Microsoft Defender Application Control (MDAC) is the native Windows 10 security feature to control what files can be executed on the desktop. In Windows 1903, Microsoft has added support for file path rules as a basis for whitelisting. Before this, implementing a MDAC policy for the desktop in production was very difficult, almost impractical. File path rules allow applications in the Windows and Program Files folders to run without first specifying what they are. This is one of a series of posts about how to create and implement an MDAC policy for the desktop, with file path rules, and using Intune to deliver it.
Application Control is one of the basic security controls of a desktop. See a previous post, About Microsoft Defender Application Control, for the background. With an on-premise desktop environment, you have a choice of third party tools. With a cloud desktop environment, you do not. The National Cyber Security Centre (NCSC) platform-specific guidance for Windows 10 also recommend using MDAC, but it is difficult to do.
Before file path support, implementing an MDAC policy for the desktop was almost impractical. A policy was based on a scan of files. Files or publishers not identified in the scan would not be allowed. If any files were changed or added, and not included in the allowed list, then they would not be allowed to run. This could work for a very static system, like a VDI desktop. But for a normal desktop environment it would be difficult to maintain.
With file path rules, we can allow applications in the Program Files and Windows directories, under the assumption that anything there must have been knowingly installed. When we add this to a basic policy with other rules and options, the combined result is stable. It does not need to change frequently, and the part that does change is not the part allowing all of Windows, Microsoft and third party applications to run. We only need to make further whitelisting for the exceptions not covered by this.
The Microsoft documentation is confusing, sometimes incorrect. I will try to explain some of the confusion so you can watch out for it. This post sketches out the overall approach in developing an MDAC policy. Other posts will give the details.
To create and implement an MDAC policy you need the following tools:
- Windows 1903 or later
- PowerShell. An MDAC policy is created entirely in PowerShell.
- Visual Studio Code, or a similar XML editor. This is to inspect the policy files.
- Three devices. Yes, three! One to develop the policy. One standard operating environment (SOE), with all production policies applied, with standard software installed. This is used to test the policy in Audit mode. And a third SOE to test in Enforced mode. AppLocker and MDAC both have the power to make a device unbootable. You absolutely do not want to implement a policy in production unless you have first implemented the exact same policy (at the binary level, not at the conceptual level) in Audit mode to check that it works.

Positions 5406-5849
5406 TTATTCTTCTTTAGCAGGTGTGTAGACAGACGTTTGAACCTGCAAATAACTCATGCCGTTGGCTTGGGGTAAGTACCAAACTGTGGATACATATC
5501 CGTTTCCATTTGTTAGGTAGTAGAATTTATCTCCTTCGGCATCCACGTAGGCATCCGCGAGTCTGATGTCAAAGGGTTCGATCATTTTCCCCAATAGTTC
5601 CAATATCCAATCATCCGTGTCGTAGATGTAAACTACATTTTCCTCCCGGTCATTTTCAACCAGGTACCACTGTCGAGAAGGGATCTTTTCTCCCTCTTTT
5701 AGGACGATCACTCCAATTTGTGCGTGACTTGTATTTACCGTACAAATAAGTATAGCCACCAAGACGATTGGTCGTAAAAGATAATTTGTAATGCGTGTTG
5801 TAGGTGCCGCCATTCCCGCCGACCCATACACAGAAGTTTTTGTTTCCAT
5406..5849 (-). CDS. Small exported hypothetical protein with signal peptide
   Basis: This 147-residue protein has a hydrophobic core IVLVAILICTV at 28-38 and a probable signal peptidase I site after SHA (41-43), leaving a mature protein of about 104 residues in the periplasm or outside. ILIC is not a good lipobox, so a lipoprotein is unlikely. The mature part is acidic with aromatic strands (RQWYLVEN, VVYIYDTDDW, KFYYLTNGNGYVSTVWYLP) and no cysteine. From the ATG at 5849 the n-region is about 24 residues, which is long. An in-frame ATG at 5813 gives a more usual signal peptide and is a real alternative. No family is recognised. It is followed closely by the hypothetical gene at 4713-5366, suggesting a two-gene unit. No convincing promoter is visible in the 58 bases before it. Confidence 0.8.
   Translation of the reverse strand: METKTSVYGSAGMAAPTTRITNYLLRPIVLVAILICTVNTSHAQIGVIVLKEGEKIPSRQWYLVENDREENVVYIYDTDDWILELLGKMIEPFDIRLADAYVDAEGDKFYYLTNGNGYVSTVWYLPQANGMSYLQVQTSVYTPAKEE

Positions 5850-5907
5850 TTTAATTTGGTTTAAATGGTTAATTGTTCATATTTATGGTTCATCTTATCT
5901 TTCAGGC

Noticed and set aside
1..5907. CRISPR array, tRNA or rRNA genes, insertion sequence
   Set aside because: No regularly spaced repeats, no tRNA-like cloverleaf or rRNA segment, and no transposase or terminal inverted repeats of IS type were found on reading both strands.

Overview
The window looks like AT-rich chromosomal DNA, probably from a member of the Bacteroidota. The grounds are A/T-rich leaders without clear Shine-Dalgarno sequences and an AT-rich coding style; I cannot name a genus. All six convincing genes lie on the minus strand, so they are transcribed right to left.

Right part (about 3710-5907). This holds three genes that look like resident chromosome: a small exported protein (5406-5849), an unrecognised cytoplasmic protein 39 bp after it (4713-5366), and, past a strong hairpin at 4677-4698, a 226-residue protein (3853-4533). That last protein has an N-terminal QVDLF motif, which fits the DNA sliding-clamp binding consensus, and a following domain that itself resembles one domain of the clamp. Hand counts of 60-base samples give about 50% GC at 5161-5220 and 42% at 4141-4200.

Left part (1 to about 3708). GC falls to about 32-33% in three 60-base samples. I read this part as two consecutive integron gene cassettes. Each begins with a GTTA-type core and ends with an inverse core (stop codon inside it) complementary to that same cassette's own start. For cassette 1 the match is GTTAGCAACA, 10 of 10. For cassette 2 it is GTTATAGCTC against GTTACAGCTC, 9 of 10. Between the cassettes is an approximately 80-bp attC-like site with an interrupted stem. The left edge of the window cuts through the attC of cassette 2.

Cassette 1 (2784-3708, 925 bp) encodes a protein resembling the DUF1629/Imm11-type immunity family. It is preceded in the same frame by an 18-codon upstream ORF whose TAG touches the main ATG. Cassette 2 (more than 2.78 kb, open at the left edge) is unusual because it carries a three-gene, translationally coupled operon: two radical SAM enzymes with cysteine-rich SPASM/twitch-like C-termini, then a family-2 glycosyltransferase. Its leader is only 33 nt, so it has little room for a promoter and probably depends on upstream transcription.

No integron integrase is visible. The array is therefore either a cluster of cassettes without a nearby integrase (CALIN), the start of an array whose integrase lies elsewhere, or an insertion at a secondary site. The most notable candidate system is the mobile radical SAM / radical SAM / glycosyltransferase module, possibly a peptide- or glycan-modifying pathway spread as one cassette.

- Event Viewer, for the audit and enforcement events (and whether a policy has been implemented at all) in Applications and Services Logs/Microsoft/Windows/Code Integrity/Operational.
- Ideally, Microsoft Defender Advanced Threat Protection (ATP). You can view Audit and Block events in the ATP cloud reporting service. This is the only way to see, remotely, the impact of the policy. For example, if an application somewhere in your environment has been blocked, you are not going to know unless a) the user reports it to the Service Desk or b) you see it in ATP.
- A work area and a naming convention. It is hard to keep track of policies, versions and changes. A version control system like Github is a good way to manage policy files.
The objective is to produce a policy that meets the security requirement, but allows software updates and additions without constant change of the policy.
- Create a basic policy to allow the desktop to run. Microsoft supplies an example policy that contains the identity of all the certificate used to sign all Microsoft products. This component will ensure that Windows can boot. It will also cover Microsoft applications like OneDrive and Teams that run from the user’s AppData Local folder.
- In addition, allow executables in the Windows directory, and in Program Files, by path. This means that we do not need to specify application that run from these locations.
- Enable Intelligent Security Graph (ISG) authorization. ISG is the Microsoft cloud analytics reputation-based service that identifies applications that should be allowed to run. With ISG enabled, there’s a good chance that common applications running outside the specified paths will be allowed to run.
- Block applications that should NOT be allowed to run. Microsoft maintains a list of Windows utilities and PowerShell files that could be used to circumvent MDAC. They provide a policy file to merge with your own policy, to block these.
The steps to achieve this are:
- Create a basic policy to allow the base image to work
- Test it to make sure it works, before we go any further
- Deploy with Intune, to make sure we can deploy successfully
- Create a policy with file path rules
- Merge the basic policy with the file path policy
- Set the options, including ISG
- Deploy in production and monitor with ATP.
Next: Create a Basic MDAC Policy.